As has been said for decades, behind every successful man is a supportive woman.  The chief executives you see could not be where they are today unless they had a wife to take care of their children and all of the things that are needed to run a household (unless he had no children and was living in an apartment so that he didn’t need to repair things or meet service providers).  If you want to earn as much as a man in the same field, you need to either find a husband who is willing to raise your children and take care of most of the things that need to be done at home during the day or give up having children or much of a home life.  You need to be able to work long hours when needed, be there when a crisis erupts, and put your workplace first before family time.  That’s what the highest paid men have done.

Now, you may find it hard to find such a man.  Realize that men have huge social pressures to work and be successful there.  You would need to find both a man who is good with children and who would be able to shrug off the looks from the guys they meet when they tell them they run the household.  While women are feeling more pressure than they did 50 years ago to work outside the home, men feel ten times the pressure as women.  You’d need to find one who is extremely confident and give him a great deal of  support.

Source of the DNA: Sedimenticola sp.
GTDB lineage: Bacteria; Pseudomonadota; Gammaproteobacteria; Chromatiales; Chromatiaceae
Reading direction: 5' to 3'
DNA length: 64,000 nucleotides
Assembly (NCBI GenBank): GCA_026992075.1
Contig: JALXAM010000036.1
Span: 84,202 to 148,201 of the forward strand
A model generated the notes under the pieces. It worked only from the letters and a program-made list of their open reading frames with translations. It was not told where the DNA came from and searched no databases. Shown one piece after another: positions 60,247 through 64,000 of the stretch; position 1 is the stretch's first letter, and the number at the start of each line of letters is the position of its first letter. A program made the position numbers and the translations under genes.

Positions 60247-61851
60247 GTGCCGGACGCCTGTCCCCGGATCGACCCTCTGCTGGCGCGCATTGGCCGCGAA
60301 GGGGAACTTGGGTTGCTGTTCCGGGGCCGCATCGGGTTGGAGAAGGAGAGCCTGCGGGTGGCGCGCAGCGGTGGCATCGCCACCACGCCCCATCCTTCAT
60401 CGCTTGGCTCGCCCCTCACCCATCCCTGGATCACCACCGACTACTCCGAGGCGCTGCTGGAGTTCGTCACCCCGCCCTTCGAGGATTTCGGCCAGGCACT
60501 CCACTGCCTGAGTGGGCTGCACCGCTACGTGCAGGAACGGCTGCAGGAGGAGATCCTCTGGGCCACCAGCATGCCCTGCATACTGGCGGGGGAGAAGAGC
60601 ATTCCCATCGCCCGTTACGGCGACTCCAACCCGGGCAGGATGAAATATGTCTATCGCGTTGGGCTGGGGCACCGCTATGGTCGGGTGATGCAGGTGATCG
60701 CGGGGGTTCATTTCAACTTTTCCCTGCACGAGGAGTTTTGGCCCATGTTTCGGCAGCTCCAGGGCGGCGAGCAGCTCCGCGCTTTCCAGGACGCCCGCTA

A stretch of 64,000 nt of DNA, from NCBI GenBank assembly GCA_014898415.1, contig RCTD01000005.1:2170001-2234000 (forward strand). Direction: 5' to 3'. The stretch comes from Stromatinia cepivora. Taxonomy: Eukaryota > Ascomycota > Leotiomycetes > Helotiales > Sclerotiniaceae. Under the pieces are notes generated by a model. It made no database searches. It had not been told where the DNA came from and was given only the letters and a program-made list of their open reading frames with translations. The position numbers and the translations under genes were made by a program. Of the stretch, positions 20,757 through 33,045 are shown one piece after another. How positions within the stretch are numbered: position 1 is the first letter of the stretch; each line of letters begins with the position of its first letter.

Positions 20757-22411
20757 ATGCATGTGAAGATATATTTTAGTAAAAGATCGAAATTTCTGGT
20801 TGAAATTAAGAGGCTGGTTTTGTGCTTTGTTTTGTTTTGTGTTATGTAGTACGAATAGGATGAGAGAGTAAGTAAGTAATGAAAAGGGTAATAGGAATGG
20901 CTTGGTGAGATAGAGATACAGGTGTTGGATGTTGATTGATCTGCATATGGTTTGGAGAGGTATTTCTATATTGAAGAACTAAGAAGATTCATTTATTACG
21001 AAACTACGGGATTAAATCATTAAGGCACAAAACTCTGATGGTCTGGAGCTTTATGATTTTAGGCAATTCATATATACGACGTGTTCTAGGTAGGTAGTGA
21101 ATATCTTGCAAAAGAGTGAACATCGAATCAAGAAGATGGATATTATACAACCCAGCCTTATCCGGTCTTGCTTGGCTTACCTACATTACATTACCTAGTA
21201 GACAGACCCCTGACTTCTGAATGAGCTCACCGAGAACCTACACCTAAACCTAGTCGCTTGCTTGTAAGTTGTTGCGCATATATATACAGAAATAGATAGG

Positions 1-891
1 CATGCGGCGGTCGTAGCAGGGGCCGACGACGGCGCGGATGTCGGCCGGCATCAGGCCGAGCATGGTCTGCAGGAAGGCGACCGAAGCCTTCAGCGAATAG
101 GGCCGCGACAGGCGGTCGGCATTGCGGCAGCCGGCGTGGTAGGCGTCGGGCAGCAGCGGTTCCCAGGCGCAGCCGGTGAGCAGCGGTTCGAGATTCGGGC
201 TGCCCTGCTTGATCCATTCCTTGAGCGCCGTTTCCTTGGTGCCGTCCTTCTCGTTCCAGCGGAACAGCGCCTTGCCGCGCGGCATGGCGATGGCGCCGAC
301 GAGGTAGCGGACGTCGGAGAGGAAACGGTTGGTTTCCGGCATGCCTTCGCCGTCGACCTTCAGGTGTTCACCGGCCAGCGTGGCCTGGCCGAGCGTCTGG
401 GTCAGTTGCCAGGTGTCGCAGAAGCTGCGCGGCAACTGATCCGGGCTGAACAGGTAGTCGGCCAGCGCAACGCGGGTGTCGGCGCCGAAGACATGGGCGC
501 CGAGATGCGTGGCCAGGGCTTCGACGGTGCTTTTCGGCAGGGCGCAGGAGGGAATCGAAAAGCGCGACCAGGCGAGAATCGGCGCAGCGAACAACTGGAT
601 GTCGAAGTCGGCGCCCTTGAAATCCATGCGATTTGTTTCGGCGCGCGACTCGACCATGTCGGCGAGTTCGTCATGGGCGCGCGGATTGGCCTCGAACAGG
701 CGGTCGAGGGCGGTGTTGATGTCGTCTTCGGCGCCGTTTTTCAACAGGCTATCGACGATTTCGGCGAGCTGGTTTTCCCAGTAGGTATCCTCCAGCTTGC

But finally, you may discover something while chasing this great career what men have known for decades.  In the end, you may find that it is pretty empty.  You’re attending meetings and putting out reports while your children are growing up.  The memos you create will be gone in a month or two, but your children will live long after you die and have an influence on all of those they meet – good or bad.  In the caveman days, the men left the cave to kill something to eat for their wives and children.  Somewhere along the way, we forgot the reason we were hunting and the hunt itself became seen as important, while the reason for the hunt was lost.  We’re starting to reap the benefit of a generation of children who raised themselves, and they have different values and morals than their parents do.  And different not in a good way.  Keep this in mind before chasing pay.

Contact me at vtsioriginal@yahoo.com, or leave a comment.

Disclaimer: This blog is not meant to give financial planning advice, it gives information on a specific investment strategy and picking stocks. It is not a solicitation to buy or sell stocks or any security. Financial planning advice should be sought from a certified financial planner, which the author is not. All investments involve risk and the reader as urged to consider risks carefully and seek the advice of experts if needed before investing.